Brother and sister team Josh and Tabby Cole are reimagining Rye Pottery for a new generation, now joining forces with Turner Contemporary on a new capsule collection.

Josh and Tabby Cole are the third generation of their family to run Rye Pottery. Although the pottery had been an important and much-loved part of both their respective childhoods, directed as it was by their late parents Quin and Biddy Cole, both had been initially set on alternative careers – Josh as an actor (credits including ‘The Beach’ with Tilda Swinton), and Tabby as a media journalist and film researcher.

A sudden heart scare for their father led them to step in and help run the family business. This is what it took for them to realise their passion for the pottery and informed their decision to proudly continue in the Cole tradition.  They now jointly run the business and its team of eight, with Hastings-resident Josh as Creative & Design Director and sister Tabby taking the lead in Business & Sales. Whilst being respectful of a company heritage that stretches back to 1793, the siblings have in turn brought a fresh outlook to steer Rye Pottery successfully into the 21st Century, a central part of which includes cleverly revisiting and reinterpreting the Pottery’s extensive archives, tapping into the still insatiable trend for all things ‘Mid-Century Modern’ and forging exciting new creative partnerships.

Now, all of these elements have come into play as Rye Pottery partners with one of the UK’s leading art galleries, Turner Contemporary, just up the coast in Margate. They have worked with Director Clarrie Wallace (until 2022 The Tate’s Senior Curator Modern & Contemporary Art) on a striking design, ‘Breakwater’, which appears across a capsule collection of vases, utensil pots and lamp bases. Initially conceived by his grandfather, Wally Cole MBE, the design has now been completed and brought to life by Josh and is being launched to coincide with the launch of Turner Contemporary’s Spring exhibition, Beyond Form: Linesof Abstraction, 1950-1970.

Two thin black and white patterned vases

Running until 6th May, the exhibition connects the work of over 50 women artists from across the globe with a shared language of radical abstraction, and the Mid-Century Modern aesthetic of the Rye Pottery shapes and abstract style of hand-painted design complement the exhibition perfectly. The surface decoration of the Breakwater collection takes its inspiration from Southern pebbles beaches and their weathered wooden posts, known as groynes.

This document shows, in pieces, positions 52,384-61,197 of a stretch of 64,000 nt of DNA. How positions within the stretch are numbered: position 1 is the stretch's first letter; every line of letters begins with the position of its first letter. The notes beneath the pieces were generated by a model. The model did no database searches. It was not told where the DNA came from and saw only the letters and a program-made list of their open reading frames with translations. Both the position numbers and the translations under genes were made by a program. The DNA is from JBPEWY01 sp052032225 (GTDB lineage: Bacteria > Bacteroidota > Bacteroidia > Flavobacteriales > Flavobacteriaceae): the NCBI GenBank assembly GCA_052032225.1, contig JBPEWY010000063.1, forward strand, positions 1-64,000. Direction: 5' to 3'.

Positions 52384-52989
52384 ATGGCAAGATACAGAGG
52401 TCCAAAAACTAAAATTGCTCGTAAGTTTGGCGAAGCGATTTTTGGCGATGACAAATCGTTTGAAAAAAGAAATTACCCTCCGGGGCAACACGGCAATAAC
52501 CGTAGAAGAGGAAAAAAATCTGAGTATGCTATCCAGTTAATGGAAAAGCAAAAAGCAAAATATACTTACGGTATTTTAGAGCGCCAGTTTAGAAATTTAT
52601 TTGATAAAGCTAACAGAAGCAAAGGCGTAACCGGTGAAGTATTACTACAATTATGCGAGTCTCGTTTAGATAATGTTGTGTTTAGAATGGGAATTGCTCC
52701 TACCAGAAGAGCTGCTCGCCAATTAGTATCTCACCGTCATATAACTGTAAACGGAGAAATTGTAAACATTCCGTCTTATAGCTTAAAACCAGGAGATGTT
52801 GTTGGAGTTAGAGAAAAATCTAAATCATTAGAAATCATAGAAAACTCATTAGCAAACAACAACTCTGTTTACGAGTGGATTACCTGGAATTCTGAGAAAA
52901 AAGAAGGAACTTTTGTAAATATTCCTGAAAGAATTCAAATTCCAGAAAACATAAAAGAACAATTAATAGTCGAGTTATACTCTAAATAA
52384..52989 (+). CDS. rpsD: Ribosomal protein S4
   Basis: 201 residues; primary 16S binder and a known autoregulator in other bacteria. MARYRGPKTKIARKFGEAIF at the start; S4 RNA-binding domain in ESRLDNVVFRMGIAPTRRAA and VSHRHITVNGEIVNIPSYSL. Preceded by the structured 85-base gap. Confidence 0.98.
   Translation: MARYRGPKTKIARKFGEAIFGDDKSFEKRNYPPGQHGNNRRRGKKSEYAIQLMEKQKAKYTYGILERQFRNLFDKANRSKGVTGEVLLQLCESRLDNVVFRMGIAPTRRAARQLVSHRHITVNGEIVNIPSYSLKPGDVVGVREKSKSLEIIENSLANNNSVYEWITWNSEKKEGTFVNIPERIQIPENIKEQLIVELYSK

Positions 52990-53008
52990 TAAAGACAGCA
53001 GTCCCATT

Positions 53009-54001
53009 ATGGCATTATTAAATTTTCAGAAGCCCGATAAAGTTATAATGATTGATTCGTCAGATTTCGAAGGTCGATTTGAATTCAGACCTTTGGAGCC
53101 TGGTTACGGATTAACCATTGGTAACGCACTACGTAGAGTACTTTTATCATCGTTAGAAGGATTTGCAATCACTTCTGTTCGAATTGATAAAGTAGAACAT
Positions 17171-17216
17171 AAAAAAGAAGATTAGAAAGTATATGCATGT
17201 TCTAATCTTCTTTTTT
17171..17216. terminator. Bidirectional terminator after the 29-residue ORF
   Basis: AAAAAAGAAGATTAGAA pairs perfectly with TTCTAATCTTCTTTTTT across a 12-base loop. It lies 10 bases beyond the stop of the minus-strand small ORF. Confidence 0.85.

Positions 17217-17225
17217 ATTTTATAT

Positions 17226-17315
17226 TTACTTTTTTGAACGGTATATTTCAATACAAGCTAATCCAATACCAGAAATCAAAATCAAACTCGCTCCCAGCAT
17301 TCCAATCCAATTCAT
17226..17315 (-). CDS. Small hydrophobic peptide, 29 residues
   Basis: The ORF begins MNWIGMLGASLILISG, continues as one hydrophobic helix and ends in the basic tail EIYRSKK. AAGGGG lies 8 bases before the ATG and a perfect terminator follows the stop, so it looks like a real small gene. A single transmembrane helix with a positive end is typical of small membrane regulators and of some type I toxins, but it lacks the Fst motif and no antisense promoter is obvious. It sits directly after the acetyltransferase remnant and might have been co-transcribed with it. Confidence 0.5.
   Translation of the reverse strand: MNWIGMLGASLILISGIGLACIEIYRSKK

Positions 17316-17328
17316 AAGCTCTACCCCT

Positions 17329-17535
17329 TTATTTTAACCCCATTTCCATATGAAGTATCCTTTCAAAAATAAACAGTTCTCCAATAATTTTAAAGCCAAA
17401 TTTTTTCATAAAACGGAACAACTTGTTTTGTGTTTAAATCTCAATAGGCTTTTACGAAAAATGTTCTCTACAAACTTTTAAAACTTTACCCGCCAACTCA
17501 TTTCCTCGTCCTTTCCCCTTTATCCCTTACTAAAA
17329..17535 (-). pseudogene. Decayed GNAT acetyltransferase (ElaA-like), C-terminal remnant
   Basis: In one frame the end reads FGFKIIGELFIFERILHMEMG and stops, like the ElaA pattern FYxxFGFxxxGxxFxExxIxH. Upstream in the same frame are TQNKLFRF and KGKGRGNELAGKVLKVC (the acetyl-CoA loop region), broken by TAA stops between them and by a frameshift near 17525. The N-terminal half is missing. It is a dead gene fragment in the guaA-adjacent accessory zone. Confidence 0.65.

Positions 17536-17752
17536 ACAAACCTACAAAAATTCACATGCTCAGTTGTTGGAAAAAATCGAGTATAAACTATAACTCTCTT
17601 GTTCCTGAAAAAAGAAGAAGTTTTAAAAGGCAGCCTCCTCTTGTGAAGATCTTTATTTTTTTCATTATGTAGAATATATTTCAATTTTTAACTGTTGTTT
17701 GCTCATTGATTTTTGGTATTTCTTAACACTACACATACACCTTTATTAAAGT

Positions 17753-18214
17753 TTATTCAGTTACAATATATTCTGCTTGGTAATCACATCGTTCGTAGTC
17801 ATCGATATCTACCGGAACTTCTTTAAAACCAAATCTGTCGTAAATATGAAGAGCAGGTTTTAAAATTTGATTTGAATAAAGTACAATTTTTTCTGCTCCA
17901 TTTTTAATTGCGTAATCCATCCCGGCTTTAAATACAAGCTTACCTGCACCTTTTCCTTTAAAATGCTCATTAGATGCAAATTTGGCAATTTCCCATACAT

“We are really honoured to have been given the opportunity to bring this historically and personally significant design to life, having spent many years holding onto the design originally conceived by our grandfather,” says Tabby. “We’re excited to be introducing
Turner Contemporary’s audience to Rye Pottery through the collection and are looking forward to a long and fruitful partnership with this incredibly significant cultural institution.”

Rye Pottery is one of just a handful of production potteries worldwide that continues to produce everything by hand, using a 17th-century decorating technique known as Faience, Majolica or Delft. At their East Sussex workshops, each piece undergoes a minimum of twelve hand processes before reaching its finished state and at the heart of this process is the freehand brushwork of the skilled painting team. It has a long history of producing sought-after ceramicware with a traditional approach to craftsmanship and design that is revered and respected worldwide. Whilst upholding past traditions, Josh and Tabby have also committed to forging new alliances and reaching the attention of contemporary customers, and recent creative partnerships have included a collection of lamp-bases developed for Soho House, a project with award-winning London pub group Darwin & Wallace, a dinner service for celebrated English Vineyard Gusbourne, and tiles for a Grand Designs build. Their typically fresh approach to the Coronation of King Chales was to develop Lion and Unicorn bookends which were playfully decorated with tongue-in-cheek

tattoo art, presenting an alternative and more thoughtful look at the nation’s relationship with the Royals, past, present and future. Clarrie Wallis, Director of Turner Contemporary, comments: “Turner Contemporary is excited to partner with Rye Pottery on a new collection inspired by the 1950s and 60s – a golden era in the pottery’s history. This collaboration honours a significant period in the
decorative arts and resonates beautifully with our ‘Beyond Form’ exhibition, which explores the emergence of post-war abstraction and its role in shaping a new period of creative expression.”

The partnership with Rye Pottery further exemplifies the gallery’s commitment to supporting the vibrant community of craftspeople and the creative industries in the Southeast. It represents an opportunity to champion traditional craftsmanship and innovative design, furthering Turner Contemporary’s role in nurturing the rich cultural landscape of the region. “Wally was a very forward looking individual and we think he’d be delighted his original design was seeing the light of day after all these years,” says Josh, “and really proud to see it on the shelves of Turner Contemporary too!” Breakwater is exclusively available from Turner Contemporary – . Prices range from £30 for a pen pot to £495 for a large lamp base.

Rye Pottery can be visited at or 6 Wish Ward, Rye, TN31 7DH

Beyond Form: Lines of Abstraction 1950-1970 runs at the Turner Contemporary until 6 th
May. Entry is free.